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Given a large Subversion repository with many branches, I want to start using git-svn by cloning trunk first and adding specific branches later. I saw at least three ways to do this, but are any of them "official" or is there a best way?

Assume the following layout:

https://svn-repo.com/svn/company
   +--core
   |  +--trunk
   |  +--branches
   |  |  +--fastboot
   |  |  +--playground
   |  +-tags
   +--mobile
      +--trunk
      +--branches
      +--tags

So, to clone only the trunk (no branches) revision 12345 of project core:

$ git svn clone --username=svnuser -r 12345 -Ttrunk https://svn-repo.com/svn/company/core

This will clone project core into a directory of the same name and running git svn rebase will pull in all the changes (after revision 12345). At this point .git/config should have something like this in it:

[svn-remote "svn"]
  url = https://svn-repo.com/svn/company
  fetch = core/trunk:refs/remotes/trunk

So far so good. Now, let's say I want to add the playground branch. This is where it gets a bit hazy.


Option 1: Update the existing remote in .git/config by adding the branch there:

[svn-remote "svn"]
  url = https://svn-repo.com/svn/company
  fetch = core/trunk:refs/remotes/trunk
  branches = core/branches/{playground}:refs/remotes/branches/*

At this point, I was able to do:

  1. Pull in revision 23456 of branch playground

    $ git svn fetch -r 23456

  2. Create a local branch and switch to it

    $ git checkout -b playground branches/playground

  3. Pull in the latest changes:

    $ git svn rebase


Option 2: Add a new remote in .git/config (in addition to the existing one):

[svn-remote "playground"]
  url = https://svn-repo.com/svn/company
  fetch = core/branches/playground:refs/remotes/playground

From here, the steps are similar to the ones from Option 1:

$ git svn fetch playground -r 23456
$ git checkout -b playground remotes/playground
$ git svn rebase

Option 3: I've also seen someone add a new fetch in the existing remote:

[svn-remote "svn"]
  url = https://svn-repo.com/svn/company
  fetch = core/trunk:refs/remotes/trunk
  fetch = core/branches/playground:refs/remotes/branches/playground

I'm not completely certain if that's correct or if it will even work. I can't find where I saw that.


Currently, I'm sticking with Option 1, but I would really like to know the most appropriate way to do this.

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why don’t you just clone all the branches right away? –  Chronial Mar 13 '13 at 22:31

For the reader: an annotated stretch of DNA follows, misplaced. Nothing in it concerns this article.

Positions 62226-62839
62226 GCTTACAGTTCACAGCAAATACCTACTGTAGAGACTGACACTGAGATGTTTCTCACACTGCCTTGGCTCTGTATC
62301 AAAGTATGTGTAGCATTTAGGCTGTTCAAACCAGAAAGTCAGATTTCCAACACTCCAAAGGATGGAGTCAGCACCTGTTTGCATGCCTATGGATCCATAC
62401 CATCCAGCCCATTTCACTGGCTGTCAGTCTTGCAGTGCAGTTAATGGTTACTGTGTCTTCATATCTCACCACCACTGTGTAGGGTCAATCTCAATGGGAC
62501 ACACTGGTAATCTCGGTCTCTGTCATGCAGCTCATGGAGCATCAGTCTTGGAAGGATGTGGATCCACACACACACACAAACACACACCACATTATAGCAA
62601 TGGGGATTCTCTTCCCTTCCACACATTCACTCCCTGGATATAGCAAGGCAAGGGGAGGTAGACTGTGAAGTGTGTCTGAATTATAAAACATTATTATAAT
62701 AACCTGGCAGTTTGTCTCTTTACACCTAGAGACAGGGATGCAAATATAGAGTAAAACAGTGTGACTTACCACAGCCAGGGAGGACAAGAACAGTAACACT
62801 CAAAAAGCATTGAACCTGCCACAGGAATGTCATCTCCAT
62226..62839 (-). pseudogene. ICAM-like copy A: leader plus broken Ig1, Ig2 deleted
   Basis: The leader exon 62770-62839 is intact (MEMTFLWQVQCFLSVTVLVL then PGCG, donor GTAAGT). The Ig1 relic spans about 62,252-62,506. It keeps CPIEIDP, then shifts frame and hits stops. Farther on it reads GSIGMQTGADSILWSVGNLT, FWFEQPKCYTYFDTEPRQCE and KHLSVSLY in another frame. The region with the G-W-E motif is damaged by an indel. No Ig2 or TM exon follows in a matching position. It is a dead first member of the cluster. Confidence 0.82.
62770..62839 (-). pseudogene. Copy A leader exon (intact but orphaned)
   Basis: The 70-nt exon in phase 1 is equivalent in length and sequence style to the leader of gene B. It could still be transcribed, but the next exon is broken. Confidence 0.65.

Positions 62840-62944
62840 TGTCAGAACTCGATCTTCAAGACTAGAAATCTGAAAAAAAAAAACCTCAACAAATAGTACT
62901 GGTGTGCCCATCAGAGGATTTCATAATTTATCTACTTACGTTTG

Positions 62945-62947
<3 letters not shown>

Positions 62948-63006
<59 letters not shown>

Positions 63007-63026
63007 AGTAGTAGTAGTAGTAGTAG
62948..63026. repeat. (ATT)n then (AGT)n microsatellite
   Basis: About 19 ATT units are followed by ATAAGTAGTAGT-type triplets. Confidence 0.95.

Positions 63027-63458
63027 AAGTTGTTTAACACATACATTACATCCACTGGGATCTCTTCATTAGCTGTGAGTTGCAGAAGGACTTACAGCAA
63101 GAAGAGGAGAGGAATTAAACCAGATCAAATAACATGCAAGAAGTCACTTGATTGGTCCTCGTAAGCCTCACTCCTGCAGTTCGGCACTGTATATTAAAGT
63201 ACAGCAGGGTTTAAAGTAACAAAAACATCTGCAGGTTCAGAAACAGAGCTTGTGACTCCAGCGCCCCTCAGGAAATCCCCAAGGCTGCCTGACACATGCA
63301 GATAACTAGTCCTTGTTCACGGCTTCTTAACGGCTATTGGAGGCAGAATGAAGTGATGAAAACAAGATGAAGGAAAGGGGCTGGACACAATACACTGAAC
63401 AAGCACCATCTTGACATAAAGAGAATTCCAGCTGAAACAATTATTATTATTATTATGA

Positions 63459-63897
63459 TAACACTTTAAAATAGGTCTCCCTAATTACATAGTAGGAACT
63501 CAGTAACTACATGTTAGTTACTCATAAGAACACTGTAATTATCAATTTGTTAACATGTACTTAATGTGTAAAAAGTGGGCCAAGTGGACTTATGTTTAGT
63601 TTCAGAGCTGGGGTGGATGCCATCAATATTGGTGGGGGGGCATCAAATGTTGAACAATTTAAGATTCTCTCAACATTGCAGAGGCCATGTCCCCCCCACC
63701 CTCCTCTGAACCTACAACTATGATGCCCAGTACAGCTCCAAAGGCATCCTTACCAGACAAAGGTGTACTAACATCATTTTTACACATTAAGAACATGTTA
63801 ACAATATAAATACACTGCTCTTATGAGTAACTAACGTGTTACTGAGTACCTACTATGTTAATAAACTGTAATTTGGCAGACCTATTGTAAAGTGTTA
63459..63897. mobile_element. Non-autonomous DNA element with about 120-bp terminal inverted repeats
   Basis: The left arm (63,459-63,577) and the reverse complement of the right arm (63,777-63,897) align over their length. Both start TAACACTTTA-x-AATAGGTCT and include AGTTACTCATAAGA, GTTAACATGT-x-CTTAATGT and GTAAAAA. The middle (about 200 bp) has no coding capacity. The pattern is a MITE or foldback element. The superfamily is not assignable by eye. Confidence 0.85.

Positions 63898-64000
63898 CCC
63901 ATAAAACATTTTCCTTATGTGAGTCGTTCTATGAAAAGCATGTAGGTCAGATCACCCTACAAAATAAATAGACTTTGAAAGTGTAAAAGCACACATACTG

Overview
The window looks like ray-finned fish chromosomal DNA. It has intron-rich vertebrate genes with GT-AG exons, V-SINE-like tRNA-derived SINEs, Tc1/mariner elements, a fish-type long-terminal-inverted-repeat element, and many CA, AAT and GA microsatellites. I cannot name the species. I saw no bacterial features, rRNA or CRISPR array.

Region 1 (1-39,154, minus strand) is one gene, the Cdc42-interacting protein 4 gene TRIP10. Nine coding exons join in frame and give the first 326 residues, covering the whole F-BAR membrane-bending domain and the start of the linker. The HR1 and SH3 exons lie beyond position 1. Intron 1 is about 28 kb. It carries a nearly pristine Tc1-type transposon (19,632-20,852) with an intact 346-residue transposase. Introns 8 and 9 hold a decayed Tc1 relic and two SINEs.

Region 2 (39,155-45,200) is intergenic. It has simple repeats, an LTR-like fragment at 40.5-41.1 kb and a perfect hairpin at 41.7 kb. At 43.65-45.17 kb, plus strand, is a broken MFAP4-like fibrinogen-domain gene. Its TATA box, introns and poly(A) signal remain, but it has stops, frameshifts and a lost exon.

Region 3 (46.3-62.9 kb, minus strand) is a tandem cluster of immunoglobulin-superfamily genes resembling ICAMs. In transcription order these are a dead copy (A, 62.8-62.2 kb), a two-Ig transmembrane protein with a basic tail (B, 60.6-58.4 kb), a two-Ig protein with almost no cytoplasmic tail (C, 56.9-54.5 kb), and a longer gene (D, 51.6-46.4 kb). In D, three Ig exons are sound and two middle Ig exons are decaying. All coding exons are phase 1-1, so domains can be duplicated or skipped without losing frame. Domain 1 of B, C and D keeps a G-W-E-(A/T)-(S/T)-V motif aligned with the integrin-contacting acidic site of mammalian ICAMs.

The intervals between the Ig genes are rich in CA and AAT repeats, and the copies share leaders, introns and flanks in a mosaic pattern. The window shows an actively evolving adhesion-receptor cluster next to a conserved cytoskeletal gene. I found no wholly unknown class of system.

1  
because the repo is over 5GB in size and there are at least a hundred branches. –  Andrey Mar 13 '13 at 23:05

1 Answer 1

All the options you note are valid, and there's no one "canonical" way to do this, partly because (from git svn's point of view) there's no one canonical way of laying out a Subversion repository.

Options 1 and 3 that you've picked out are essentially equivalent. Personally, I'd have gone with option 3, but the result will be identical to your option 1.

Option 2 would work, but it would prevent Git detecting commit history that crosses branches – Git will normally try to detect Subversion commits that merge or create branches, and record those as such in the Git commits, but it can't do that if it's treating the two branches as entirely separate repositories.

That said, by only adding the new branches at a later date, you're losing a lot of history already. Consider the following flow:

  • Your Git repository only contains git svn fetches of trunk.
  • Someone creates the playground branch from trunk, makes some commits in that branch, then merges playground to trunk.
  • You use git svn to fetch trunk; it sees the merge, but knowing nothing about the playground branch, adds it to the Git repository as a regular commit.

If you'd been picking up the playground branch all along, Git would have detected the branch and merge, and recorded them as such. Adding the playground branch afterwards won't help, unless you use git svn reset to re-fetch all the commits, because git svn won't rewrite the old commits to note the merge.

What I've done is to clone all the branches straight away, as Chronial suggested in the comments. It's a slow process (I've done this with a 100,000 commit Subversion repository with almost 300 branches and tags) that may take a few days to complete, but you can just leave it going in the background, and when it's done you'll have the complete Subversion history.

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